This brings me to my next point. In the beginning of an independent adjuster’s career, he/she is just learning and there’s a tremendous fear of making mistakes (this fear is actually reasonable because an adjuster has a lot of responsibility). The temptation is to call your storm manager with lots of questions. I know this because I did it, and most new adjusters that I know did it too. Let me share my experience with you. The first few times I called, my storm manager was friendly and helpful. This encouraged me, so I kept calling him. After several calls, he got much less pleasant. Now that I’ve been in the business for a while, I understand why. When you’ve got adjusters working under you, you’ve got a lot on your plate. You don’t mind the occasional, reasonable question from an adjuster, but for goodness sake – you’re not wikipedia! I like to call this the “noise factor.” We’ve all got noise coming at us, i.e. different things clamoring for our attention at all times. A storm manager, especially in the heat of a CAT, has noise to the hundredth power. If you want to be on their good side, don’t add to their noise by calling in with every question or need that comes to mind! This doesn’t mean that you shouldn’t call in, just that you must think before you call your storm manager. That’s point two. Is there any way you can figure it out yourself? Can you reread your policy?  Can you look something up yourself? Basically, can you use your native resourcefulness to solve the issue without adding to your manager’s noise? One final thought – if you must call, be sure you’ve done your homework first, and try proposing the solution you think will work before asking his/her opinion. This shows that you’re doing the heavy lifting (i.e. real thinking) and not just leaning on him/her.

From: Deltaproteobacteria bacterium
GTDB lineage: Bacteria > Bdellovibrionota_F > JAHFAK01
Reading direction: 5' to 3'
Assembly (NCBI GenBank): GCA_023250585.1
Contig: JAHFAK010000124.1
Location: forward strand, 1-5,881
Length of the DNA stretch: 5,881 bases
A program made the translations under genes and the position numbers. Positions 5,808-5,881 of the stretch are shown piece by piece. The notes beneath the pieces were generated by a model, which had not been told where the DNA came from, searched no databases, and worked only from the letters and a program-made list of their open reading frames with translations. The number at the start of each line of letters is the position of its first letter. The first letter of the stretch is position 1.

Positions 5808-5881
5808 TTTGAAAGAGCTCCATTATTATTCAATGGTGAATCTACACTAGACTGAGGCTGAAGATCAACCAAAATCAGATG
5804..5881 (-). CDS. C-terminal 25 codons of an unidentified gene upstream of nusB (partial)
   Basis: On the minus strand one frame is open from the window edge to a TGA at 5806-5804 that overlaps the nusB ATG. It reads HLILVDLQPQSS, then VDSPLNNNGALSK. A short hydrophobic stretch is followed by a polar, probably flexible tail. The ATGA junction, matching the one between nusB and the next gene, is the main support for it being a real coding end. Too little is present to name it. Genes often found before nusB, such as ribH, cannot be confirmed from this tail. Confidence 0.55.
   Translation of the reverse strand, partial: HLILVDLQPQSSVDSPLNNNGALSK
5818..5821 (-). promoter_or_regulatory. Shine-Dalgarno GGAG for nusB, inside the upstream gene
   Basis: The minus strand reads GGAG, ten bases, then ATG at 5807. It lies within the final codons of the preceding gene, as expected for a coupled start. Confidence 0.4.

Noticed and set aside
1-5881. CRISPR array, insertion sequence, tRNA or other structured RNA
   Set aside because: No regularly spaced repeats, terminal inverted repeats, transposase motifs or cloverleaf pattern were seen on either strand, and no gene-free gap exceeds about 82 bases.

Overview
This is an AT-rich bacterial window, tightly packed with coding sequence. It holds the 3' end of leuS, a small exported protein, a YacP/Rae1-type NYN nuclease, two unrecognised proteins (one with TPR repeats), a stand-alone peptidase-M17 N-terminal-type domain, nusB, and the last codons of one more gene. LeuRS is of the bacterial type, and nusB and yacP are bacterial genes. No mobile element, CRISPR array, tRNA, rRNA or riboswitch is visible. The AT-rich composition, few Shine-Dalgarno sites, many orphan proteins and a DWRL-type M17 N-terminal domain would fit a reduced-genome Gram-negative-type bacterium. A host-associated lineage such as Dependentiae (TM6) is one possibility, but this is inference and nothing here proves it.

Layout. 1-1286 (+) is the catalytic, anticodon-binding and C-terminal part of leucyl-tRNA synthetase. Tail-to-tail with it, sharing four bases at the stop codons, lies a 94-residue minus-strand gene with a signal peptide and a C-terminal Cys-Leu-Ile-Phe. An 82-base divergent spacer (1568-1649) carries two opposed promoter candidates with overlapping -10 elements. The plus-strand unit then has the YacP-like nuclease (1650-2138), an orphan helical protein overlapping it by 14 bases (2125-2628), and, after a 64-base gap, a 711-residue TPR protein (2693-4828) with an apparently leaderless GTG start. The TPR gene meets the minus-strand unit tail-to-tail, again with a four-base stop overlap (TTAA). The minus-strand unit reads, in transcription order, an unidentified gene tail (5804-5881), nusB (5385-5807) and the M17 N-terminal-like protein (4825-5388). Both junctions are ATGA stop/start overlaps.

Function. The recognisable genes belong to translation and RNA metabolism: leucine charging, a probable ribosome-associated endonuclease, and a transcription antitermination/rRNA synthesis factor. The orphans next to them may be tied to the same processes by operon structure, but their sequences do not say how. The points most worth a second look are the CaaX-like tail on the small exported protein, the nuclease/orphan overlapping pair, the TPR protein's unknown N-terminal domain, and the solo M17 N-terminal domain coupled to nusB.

Point three is not too much different than point two; it also has to do with noise. When an adjuster in the field hacks off a claimant, it creates a s**t storm that has to rain on someone. Make the claimant mad enough, and he/she will call everyone he/she can to get some satisfaction.   This includes their agent, their insurance company, the insurance commissioner, any politician they know personally, and the list goes on.  Those people will, in turn, look to pass the heat on to someone else. The short story is that it will filter it’s way back to your storm manager and the company he/she works for. You do not want to be the cause of this noise! It will be remembered, and not fondly. So don’t cause trouble in the field. Be nice to people. Return phone calls. Don’t talk religion or politics with claimants, contractors or Public Adjusters.  Don’t do anything shady or anything that’s not allowed. To sum up point three: don’t cause any trouble in the field. Be a noiseless, hassle-free claims machine.